100 years of female Fellows: Margaret Crosfield

2019 marks 100 years since women were able to be elected as Fellows of the Geological Society, with the first eight elected in May 1919. They came from a diverse range of specialisms, backgrounds and experience – as part of our activities to mark the anniversary, we’re profiling each of them.

We know more about some than others – if you have any information you’d like to share with us about our early female Fellows, please get in touch! 

Margaret Chorley Crosfield, 1859-1952

MC timeline

Margaret Chorley Crosfield was born in Reigate in 1859. She received her education from The Mount School, York, which was one of the first in the UK to send girls to University. Although she started a degree at Newnham College Cambridge in 1879, Crosfield had to take a period of leave due to illness and did not return to finish her degree until 1890. This delay in her studies turned out to be advantageous as she met her lifelong friends and colleagues Ethel Woods (née Skeat), and Mary Sophia Johnston on returning to the Earth Science department there. She was granted special permission from the authorities to only study the Earth Sciences as opposed to the Natural Science Tripos – a broad collection of science subjects usually required during a degree at Cambridge University.

During her time at Newnham College, Crosfield principally worked with Ethel Woods (née Skeat) on stratigraphic and palaeontological research, but was also known to collaborate with Gertrude Elles and Ethel Shakespear (née Wood) by identifying and verifying fossil specimens collected during their numerous field campaigns. During this time the concept of a geological stratigraphic column began to emerge; however there remained many parts of this theory yet to be confirmed with field evidence. Professor Charles Lapworth (University of Birmingham), and Professors McKenny Hughes and Marr (University of Cambridge) encouraged Crosfield and Woods to undertake field research with the aim of improving our understanding of the stratigraphy of the Lower Palaeozoic. This type of research, which involved meticulous and detailed work to find and classify palaeontological specimens, was deemed appropriate for women at the time (and too tedious for men).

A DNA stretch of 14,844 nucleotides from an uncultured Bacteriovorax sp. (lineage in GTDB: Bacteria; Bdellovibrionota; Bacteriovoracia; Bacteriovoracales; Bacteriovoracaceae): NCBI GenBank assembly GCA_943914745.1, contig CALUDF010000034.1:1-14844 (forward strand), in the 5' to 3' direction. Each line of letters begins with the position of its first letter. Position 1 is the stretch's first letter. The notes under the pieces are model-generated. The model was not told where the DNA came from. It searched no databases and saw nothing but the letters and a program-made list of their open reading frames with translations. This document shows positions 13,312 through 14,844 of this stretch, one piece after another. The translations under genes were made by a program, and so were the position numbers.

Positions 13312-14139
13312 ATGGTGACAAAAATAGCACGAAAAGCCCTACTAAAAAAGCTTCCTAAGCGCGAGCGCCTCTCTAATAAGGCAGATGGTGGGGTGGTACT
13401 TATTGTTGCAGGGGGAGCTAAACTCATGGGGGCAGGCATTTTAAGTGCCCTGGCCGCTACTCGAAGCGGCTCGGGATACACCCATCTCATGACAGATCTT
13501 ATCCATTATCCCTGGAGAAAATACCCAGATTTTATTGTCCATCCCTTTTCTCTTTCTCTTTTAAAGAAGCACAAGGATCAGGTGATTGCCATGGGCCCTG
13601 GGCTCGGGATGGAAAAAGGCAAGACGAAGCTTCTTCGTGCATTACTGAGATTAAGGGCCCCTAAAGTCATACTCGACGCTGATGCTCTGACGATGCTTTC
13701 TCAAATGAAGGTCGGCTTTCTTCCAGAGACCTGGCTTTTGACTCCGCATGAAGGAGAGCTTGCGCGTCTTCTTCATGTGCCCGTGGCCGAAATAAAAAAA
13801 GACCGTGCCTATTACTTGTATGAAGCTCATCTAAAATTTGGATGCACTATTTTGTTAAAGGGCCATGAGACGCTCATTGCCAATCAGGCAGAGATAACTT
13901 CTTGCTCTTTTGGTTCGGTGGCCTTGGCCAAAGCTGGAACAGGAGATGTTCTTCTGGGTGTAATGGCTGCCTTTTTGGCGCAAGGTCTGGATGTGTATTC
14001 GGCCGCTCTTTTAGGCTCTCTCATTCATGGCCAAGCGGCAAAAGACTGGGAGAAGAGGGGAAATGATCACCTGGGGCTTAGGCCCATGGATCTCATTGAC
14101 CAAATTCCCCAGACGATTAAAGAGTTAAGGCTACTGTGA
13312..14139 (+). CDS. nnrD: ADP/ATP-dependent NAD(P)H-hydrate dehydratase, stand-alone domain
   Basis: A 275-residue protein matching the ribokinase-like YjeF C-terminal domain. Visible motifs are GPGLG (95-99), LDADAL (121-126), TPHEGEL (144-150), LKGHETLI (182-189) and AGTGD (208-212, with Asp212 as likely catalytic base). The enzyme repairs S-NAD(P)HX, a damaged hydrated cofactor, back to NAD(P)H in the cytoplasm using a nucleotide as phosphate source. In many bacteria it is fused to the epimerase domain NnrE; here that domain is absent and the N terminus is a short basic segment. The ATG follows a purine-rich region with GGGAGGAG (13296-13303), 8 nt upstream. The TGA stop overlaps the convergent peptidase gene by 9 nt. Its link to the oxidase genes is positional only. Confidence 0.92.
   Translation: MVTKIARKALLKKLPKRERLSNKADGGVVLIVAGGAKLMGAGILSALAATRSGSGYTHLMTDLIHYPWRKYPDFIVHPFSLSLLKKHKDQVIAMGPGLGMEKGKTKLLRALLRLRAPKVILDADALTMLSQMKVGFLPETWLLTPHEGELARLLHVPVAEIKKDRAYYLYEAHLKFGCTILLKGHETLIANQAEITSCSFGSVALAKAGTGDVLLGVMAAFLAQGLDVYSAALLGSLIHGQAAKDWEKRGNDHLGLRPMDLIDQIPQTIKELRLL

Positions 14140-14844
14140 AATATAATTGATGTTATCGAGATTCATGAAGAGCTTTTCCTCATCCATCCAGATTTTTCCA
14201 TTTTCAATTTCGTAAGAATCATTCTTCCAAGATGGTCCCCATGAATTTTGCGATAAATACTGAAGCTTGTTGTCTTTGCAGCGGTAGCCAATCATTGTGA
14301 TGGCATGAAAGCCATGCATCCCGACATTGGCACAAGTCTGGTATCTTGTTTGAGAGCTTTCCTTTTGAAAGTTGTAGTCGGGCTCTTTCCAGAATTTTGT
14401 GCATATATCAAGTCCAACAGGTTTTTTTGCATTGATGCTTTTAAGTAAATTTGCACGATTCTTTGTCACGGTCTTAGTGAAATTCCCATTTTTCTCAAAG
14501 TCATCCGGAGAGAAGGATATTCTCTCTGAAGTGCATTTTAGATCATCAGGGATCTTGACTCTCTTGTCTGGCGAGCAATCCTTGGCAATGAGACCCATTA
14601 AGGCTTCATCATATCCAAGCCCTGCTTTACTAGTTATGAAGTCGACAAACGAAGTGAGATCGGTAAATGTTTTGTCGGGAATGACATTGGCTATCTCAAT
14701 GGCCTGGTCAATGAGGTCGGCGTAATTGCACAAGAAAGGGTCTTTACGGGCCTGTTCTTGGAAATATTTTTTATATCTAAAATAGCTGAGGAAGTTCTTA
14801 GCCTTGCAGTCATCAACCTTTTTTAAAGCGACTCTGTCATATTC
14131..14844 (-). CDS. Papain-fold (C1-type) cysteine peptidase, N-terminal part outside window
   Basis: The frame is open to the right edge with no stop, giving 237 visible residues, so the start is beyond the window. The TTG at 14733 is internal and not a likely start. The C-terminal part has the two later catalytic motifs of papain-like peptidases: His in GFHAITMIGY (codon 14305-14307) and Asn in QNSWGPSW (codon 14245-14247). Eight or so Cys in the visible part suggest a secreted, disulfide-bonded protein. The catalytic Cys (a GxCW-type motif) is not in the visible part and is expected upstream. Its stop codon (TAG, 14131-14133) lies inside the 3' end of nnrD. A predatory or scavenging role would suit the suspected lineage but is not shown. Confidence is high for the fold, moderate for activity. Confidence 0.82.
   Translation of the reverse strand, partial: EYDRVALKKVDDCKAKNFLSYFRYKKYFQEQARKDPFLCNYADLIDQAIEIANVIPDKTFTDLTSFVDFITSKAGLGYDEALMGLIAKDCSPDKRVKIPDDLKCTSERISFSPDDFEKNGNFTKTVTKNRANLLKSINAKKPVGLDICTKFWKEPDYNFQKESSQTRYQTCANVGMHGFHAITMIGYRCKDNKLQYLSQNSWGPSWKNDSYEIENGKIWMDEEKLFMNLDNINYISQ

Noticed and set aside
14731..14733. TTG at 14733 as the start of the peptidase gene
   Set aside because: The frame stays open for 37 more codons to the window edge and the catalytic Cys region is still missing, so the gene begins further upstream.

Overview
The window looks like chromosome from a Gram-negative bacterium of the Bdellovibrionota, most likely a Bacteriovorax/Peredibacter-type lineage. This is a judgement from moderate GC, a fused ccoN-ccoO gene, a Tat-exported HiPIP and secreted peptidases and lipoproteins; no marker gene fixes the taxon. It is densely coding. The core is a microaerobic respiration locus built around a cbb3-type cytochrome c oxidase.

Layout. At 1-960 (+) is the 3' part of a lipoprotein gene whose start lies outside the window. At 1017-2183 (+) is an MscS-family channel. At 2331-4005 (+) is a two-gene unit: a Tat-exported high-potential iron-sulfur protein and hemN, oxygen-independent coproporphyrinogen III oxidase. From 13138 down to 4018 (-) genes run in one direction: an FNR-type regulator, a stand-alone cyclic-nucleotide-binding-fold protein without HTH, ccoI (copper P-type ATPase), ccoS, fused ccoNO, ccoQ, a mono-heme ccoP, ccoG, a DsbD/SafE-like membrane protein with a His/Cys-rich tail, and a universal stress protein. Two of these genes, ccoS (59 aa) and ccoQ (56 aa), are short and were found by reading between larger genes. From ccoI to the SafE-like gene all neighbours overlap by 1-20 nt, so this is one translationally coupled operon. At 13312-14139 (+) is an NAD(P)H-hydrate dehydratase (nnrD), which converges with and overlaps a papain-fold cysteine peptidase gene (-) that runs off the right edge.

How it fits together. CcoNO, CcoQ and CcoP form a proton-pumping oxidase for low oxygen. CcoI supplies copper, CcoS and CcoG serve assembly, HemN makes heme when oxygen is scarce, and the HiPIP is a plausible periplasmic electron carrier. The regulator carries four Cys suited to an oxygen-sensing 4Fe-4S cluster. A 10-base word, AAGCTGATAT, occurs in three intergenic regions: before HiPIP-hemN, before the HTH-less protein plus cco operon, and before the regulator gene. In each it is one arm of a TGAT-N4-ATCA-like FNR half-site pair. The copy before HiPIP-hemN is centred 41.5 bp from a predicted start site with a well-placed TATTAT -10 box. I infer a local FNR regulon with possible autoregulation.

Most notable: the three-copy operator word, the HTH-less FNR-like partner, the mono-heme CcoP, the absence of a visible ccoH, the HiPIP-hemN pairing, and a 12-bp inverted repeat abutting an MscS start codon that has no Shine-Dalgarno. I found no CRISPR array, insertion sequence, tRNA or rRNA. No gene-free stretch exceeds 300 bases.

MC (Burek, 2014)

Margaret Crosfield being used as a scale by Mary Johnston near Wenlock, Shropshire, 1913. (Source: Burek, 2014).

In 1894 Crosfield was elected into the British Association for the Advancement of Science (now known as the British Science Association). She published three scientific papers during her career, the first in collaboration with Ethel Wood on the geology of South Wales, the second with Mary Johnston on the stratigraphy of Shropshire, and finally again with Wood on the Silurian rocks in North Wales.

As well as geology, palaeontology and stratigraphy, Crosfield was interested in education and devoted her spare time to furthering local education in Reigate, serving as a school governor and as a member of the Reigate Borough Council Education Committee. She was involved in the women’s suffragette movement, and some of her archived field notes were taken on suffragette notepaper. She was a keen collector, known for keeping meticulously neat notes and labelled specimens. She donated her collection widely, from the British Geological Survey in Keyworth, to the Grosvenor Museum in Chester, the Liverpool University Geology Department, the Natural History Museum in London, and to the Geologists’ Association for their annual exhibition.

Crosfield was fortunate enough to self-fund her research career, travelling as widely as she could throughout. She enjoyed fieldwork and undertook field campaigns with her friend Mary Sophia Johnston to Shropshire, as well as with Ethel Woods to Wales. She can be seen pictured in many of Mary Johnston’s personal field photographs (see below). Crosfield was proud to have her work recognised and published by the Geological Society.

MC (Burek and Malpas, 2007)

Margaret Crosfield on a Geologists’ Association field trip to Leith Hill with Professor Charles Lapworth (Source: Burek and Malpas, 2007).

Read more about our first eight female Fellows:

Further reading, and the sources of information for this blog, can be found in the following publications:

3 thoughts on “100 years of female Fellows: Margaret Crosfield

  1. Pingback: 100 years of female Fellows: Ethel Woods (nee Skeat) | Geological Society of London blog

  2. Pingback: 100 years of female Fellows – Jane Donald Longstaff | Geological Society of London blog

  3. Pingback: 100 years of female Fellows: Maria Matilda Gordon | Geological Society of London blog

Leave a Reply

Fill in your details below or click an icon to log in:

WordPress.com Logo

You are commenting using your WordPress.com account. Log Out /  Change )

Twitter picture

You are commenting using your Twitter account. Log Out /  Change )

Facebook photo

You are commenting using your Facebook account. Log Out /  Change )

Connecting to %s